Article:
South Floridians like to spend time outdoors enjoying the beautiful weather that gave Florida the moniker “The Sunshine State.” Miami-Dade Fire Rescue (MDFR) wants residents to enjoy Mother Nature without having to worry about stings and bites.
MDFR and the Florida Department of Health advocate prevention by practicing the “5 D’s.” They are:
• Don’t go outdoors at DUSK and DAWN when mosquitoes are most active.
• DRESS so your skin is covered with clothing.
• Apply mosquito repellent containing DEET to bare skin and clothing. Other effective repellents include picaridin, oil of lemon eucalyptus, and IR3535.
• Empty containers and DRAIN standing water around your home where mosquitoes can lay eggs.
When choosing a repellent so you won’t have to worry about bites and stings the next time you wander outdoors, remember the following information:
• Always read the directions carefully for the approved usage before applying. Some repellents are not suitable for children.
• Recommended products contain concentrations of up to 30 percent of DEET. Traditional repellents and EPA-approved alternatives are generally available at local pharmacies.
• Apply insect repellent to exposed skin or onto clothing, but not under clothing.
• When protecting children from bites and stings, read label instructions to ensure that the repellent is appropriate for their age. According to the Center for Disease Control, mosquito repellents containing oil of lemon eucalyptus should not be used on children under the age of 3. DEET is not recommended on children younger than 2 months old.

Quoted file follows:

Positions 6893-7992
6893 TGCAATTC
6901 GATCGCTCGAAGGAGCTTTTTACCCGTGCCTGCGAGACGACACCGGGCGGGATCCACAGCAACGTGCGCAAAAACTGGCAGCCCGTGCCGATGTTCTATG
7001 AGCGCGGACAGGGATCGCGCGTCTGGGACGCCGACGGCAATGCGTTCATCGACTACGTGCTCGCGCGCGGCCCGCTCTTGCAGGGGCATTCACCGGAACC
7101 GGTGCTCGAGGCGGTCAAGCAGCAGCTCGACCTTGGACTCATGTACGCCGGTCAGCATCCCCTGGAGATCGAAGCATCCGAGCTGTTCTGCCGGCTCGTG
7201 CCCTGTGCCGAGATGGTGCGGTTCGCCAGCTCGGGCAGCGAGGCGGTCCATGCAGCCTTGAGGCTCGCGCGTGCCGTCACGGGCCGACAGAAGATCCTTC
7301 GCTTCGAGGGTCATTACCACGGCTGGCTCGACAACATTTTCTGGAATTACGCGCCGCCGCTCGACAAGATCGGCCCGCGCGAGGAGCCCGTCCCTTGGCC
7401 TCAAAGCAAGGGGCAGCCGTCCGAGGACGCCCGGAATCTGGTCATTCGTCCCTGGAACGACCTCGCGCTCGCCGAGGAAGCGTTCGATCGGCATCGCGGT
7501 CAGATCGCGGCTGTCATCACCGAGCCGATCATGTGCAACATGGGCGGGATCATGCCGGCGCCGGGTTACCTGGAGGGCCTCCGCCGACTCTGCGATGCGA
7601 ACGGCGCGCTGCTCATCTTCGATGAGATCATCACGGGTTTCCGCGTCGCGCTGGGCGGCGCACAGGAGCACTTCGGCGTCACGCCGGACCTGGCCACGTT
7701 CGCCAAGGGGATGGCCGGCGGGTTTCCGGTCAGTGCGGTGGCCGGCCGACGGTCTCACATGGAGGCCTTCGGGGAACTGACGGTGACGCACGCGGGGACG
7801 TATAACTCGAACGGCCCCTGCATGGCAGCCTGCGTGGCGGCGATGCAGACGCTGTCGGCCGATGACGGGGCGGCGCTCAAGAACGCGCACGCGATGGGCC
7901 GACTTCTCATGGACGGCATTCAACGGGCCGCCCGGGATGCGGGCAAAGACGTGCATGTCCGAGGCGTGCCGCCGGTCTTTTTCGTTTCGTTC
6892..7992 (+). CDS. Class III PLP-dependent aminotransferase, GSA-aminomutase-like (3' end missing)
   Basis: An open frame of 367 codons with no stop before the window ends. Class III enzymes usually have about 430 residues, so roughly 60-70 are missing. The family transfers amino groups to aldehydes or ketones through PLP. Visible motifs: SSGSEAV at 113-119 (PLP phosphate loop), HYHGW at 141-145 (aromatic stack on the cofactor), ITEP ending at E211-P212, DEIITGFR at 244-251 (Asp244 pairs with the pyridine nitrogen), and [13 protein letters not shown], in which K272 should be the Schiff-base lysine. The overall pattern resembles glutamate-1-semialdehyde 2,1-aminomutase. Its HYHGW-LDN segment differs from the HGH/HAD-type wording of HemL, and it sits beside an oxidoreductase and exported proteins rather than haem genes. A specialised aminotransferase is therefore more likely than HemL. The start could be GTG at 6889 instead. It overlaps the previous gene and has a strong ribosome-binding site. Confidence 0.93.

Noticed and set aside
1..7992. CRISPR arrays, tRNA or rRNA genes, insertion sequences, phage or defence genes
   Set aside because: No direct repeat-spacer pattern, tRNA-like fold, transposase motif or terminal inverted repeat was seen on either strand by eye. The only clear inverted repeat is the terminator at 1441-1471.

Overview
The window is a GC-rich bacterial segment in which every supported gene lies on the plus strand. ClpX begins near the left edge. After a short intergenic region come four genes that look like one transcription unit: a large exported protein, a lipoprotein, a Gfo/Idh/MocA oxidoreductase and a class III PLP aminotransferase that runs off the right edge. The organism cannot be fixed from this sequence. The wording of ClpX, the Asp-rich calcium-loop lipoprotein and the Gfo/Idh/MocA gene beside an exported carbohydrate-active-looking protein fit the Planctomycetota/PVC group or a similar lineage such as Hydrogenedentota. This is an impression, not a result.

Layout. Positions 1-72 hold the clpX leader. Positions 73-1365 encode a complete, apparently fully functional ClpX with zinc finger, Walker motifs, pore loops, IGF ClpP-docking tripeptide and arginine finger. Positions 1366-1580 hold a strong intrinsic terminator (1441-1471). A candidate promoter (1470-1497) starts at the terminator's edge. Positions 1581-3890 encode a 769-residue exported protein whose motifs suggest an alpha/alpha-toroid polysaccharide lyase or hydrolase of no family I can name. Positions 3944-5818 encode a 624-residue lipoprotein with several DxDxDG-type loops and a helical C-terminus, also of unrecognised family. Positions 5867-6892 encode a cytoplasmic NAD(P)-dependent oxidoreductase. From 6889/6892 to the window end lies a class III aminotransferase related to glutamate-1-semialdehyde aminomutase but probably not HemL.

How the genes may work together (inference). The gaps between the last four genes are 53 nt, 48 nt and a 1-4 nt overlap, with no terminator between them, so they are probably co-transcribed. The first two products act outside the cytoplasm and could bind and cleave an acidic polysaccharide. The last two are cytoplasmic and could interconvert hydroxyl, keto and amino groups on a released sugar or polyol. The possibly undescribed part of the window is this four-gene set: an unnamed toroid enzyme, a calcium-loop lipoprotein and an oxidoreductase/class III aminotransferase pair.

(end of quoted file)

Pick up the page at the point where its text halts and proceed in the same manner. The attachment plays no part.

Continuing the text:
• The best protection for infants is to be kept indoors or use mosquito netting over carriers to protect them.
If you do happen to get bitten, most bites from creatures like bees, wasps and ants are not usually life-threatening unless you have an allergic reaction. These bites are common; and normal reactions to bites from these critters include pain, itching, redness and swelling confined to the sting site. If you have any other reaction from a bite or a sting such as hives, swelling or a drop in blood pressure, call 9-1-1 immediately.
For more information, please contact MDFR’s Public Affairs Bureau at 786-331-5200.